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The U.S. Centers for Disease Control and Prevention is working "to build a revolutionary new data system" for COVID-19 hospital data collection that the CDC will run upon completion, according to Dr. Deborah Birx of the White House Coronavirus Task Force.

Birx's comments this week come a month after the Trump administration mandated that hospitals sidestep the agency and send critical information about COVID-19 hospitalizations and equipment to a different federal database managed by the Department of Health and Human Services, which oversees the CDC.

Updated Tuesday at 4:11 p.m. ET

A Centers for Disease Control and Prevention study published on Monday is the latest to confirm that the coronavirus disproportionately impacts communities of color in the U.S.

The U.S. now has more than 5 million cases and 166,700 deaths from the coronavirus. And with flu season approaching, the director of the Centers for Disease Control and Prevention warned this week that things could get a lot more grim.

Robert Redfield said in an interview Wednesday with WebMD that if Americans don't follow public health guidance, the country could be facing "the worst fall, from a public health perspective, we've ever had."

Florida To Be Part Of CDC COVID-19 Vaccine Pilot

Aug 12, 2020
Associated Press

Florida, which has endured a surge of coronavirus infections this summer, will participate in a COVID-19 vaccine pilot program with the federal government.

State Surgeon General Scott Rivkees said Tuesday, during a conference call with hospital officials, that Florida has been invited to be part of a federal Centers for Disease Control and Prevention vaccine pilot group. Rivkees said Florida was one of four states chosen to participate, along with the city of Philadelphia.

Aaron Burden

A new report issued by the federal Centers for Disease Control and Prevention shows that COVID-19 spread through a Georgia overnight summer camp where attendees “vigorously” sang and cheered in June.

The camp adhered to “most recommended strategies to prevent transmission,” including requiring campers to show proof of negative COVID-19 tests conducted at least 12 days prior to their arrival. But the camp did not make campers wear cloth masks.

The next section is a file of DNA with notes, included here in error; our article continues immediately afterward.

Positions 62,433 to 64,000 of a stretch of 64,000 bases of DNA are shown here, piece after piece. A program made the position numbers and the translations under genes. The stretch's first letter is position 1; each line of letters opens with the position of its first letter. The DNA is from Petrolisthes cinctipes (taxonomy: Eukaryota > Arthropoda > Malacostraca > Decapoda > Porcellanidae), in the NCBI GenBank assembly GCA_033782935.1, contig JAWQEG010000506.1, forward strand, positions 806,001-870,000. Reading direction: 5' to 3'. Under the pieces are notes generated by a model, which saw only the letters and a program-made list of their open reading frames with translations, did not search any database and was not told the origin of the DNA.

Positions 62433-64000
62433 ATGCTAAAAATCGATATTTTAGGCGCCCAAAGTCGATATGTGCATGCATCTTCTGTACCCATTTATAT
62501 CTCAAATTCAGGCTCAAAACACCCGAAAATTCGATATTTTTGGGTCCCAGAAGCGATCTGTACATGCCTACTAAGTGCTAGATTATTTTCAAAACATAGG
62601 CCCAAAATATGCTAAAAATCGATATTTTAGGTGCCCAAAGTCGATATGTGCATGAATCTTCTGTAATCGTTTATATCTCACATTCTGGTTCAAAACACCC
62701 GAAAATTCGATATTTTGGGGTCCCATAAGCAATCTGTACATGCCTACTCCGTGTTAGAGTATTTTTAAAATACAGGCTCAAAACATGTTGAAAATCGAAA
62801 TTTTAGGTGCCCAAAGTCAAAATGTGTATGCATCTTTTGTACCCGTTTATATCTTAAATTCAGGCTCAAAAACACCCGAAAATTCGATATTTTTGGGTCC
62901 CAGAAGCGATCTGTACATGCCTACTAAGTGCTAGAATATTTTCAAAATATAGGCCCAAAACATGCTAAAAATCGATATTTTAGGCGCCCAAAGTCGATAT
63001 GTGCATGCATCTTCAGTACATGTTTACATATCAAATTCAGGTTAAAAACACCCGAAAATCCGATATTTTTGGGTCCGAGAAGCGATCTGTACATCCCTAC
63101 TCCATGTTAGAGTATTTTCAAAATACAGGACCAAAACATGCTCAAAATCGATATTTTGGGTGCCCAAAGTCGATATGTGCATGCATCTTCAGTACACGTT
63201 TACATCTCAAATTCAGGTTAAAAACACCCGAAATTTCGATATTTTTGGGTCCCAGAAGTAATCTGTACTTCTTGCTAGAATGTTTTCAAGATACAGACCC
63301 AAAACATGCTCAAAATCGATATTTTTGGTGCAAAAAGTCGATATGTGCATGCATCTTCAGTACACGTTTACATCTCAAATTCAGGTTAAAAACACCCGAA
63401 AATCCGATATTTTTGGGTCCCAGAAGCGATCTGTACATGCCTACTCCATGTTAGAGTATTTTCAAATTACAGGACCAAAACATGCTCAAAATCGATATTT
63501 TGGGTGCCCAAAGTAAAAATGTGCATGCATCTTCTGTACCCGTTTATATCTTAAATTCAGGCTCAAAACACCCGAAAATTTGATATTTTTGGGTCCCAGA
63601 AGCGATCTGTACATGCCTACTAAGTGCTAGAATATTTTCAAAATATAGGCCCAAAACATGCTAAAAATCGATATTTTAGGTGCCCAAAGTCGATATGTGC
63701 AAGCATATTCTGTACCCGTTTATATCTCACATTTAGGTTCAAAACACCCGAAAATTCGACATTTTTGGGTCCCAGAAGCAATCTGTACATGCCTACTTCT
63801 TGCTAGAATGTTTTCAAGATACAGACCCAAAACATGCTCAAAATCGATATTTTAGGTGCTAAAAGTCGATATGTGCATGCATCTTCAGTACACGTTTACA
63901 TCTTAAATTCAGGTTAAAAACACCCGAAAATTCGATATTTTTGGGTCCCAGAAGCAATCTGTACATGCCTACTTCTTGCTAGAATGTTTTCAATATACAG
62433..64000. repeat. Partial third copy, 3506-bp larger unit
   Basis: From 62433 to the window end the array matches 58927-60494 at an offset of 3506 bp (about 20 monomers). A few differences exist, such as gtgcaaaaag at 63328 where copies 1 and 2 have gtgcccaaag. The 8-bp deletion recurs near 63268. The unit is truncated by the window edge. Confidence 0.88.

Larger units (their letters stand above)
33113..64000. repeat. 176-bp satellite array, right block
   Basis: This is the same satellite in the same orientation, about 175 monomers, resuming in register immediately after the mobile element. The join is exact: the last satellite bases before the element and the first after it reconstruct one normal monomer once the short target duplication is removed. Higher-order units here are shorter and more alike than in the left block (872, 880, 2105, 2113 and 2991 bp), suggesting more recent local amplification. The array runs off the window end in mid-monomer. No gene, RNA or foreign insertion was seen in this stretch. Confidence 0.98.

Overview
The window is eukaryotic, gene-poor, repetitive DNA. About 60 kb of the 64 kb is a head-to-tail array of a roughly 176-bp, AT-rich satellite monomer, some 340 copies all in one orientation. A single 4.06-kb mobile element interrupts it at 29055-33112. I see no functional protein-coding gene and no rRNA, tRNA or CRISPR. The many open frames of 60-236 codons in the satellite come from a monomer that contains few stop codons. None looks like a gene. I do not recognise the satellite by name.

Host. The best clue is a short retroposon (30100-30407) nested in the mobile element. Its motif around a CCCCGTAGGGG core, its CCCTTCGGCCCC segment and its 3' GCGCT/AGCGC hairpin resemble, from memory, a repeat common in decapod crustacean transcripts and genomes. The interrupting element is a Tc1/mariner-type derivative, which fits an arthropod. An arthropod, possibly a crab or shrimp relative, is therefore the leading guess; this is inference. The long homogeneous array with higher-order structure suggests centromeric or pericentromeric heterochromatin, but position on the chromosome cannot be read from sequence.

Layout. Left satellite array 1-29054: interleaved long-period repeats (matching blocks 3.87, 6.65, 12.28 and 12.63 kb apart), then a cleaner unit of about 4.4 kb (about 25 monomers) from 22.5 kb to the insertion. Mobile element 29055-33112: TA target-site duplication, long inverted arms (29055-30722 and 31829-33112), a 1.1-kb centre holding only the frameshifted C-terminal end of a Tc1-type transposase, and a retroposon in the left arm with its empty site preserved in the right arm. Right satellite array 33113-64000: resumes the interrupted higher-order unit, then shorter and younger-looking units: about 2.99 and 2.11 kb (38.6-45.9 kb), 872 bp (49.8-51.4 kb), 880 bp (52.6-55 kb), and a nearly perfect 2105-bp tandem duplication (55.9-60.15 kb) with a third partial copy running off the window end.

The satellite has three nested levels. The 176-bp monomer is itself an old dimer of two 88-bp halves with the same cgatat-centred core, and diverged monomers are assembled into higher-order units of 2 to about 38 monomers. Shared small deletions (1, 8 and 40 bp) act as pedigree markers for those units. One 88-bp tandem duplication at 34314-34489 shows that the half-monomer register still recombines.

The Centers for Disease Control and Prevention will not release a set of documents this week aimed at giving schools advice on how to reopen to students after coronavirus shutdowns, NPR has learned. Instead, the full set will be published before the end of the month, a CDC spokesperson says.

"These science and evidence-based resources and tools will provide additional information for administrators, teachers and staff, parents, caregivers and guardians, as together we work towards the public health-oriented goal of safely opening schools this fall," the spokesperson said.

Updated July 16, 9:40 a.m. ET

The Trump Administration has mandated that hospitals sidestep the Centers for Disease Control and Prevention and send critical information about COVID-19 hospitalizations and equipment to a different federal database.

From the start of the pandemic, the CDC has collected data on COVID-19 hospitalizations, availability of intensive care beds and personal protective equipment. But hospitals must now report that information to the Department of Health and Human Services, which oversees the CDC.

Updated 6:15 p.m. ET

More than 1,200 current employees at the Centers for Disease Control and Prevention have signed a letter calling for the federal agency to address "ongoing and recurring acts of racism and discrimination" against Black employees, NPR has learned.

Updated at 5:53 p.m. ET

The Centers for Disease Control and Prevention recently took an unusual step of encouraging people to drive alone — the exact opposite of what cities have urged people to do for years.

CDC Announces Connection Between THC, Vaping Illnesses

Oct 29, 2019

The federal government on Monday acknowledged that THC products are “playing an important role” in the multistate outbreak of vaping-related illnesses and recommended that people not use vaping devices that contain THC. 

CDC Considers Health Impact of Toxic Algae In Okeechobee

Sep 30, 2019
Image courtesy of NASA

The Centers for Disease Control and Prevention is considering initiating a study into the health effects of high exposure to toxic algae on Lake Okeechobee. 

Health officials in Pinellas County are investigating a measles case in a 72-year-old man. This comes amid a national uptick in measles outbreaks.


Health officials in Washington have declared a state of emergency and are urging immunization as they scramble to contain a measles outbreak in two counties, while the number of cases of the potentially deadly virus continues to climb in a region with lower-than-normal vaccination rates.

According to the Centers for Disease Control and Prevention, Florida had the 17th highest rate of drug overdose deaths in the nation in 2017, a 17 percent increase from the previous year.

Florida has confirmed its first case of acute flaccid myelitis, or "AFM"—a rare, serious illness that affects the nervous system, particularly among young children.

The symptoms of AFM look like polio: muscle weakness, facial drooping, trouble swallowing or speaking. At its worst, AFM's been linked to respiratory failure.

The Florida Department of Health hasn't released many details about the confirmed case—not the condition of the patient, their age, or location.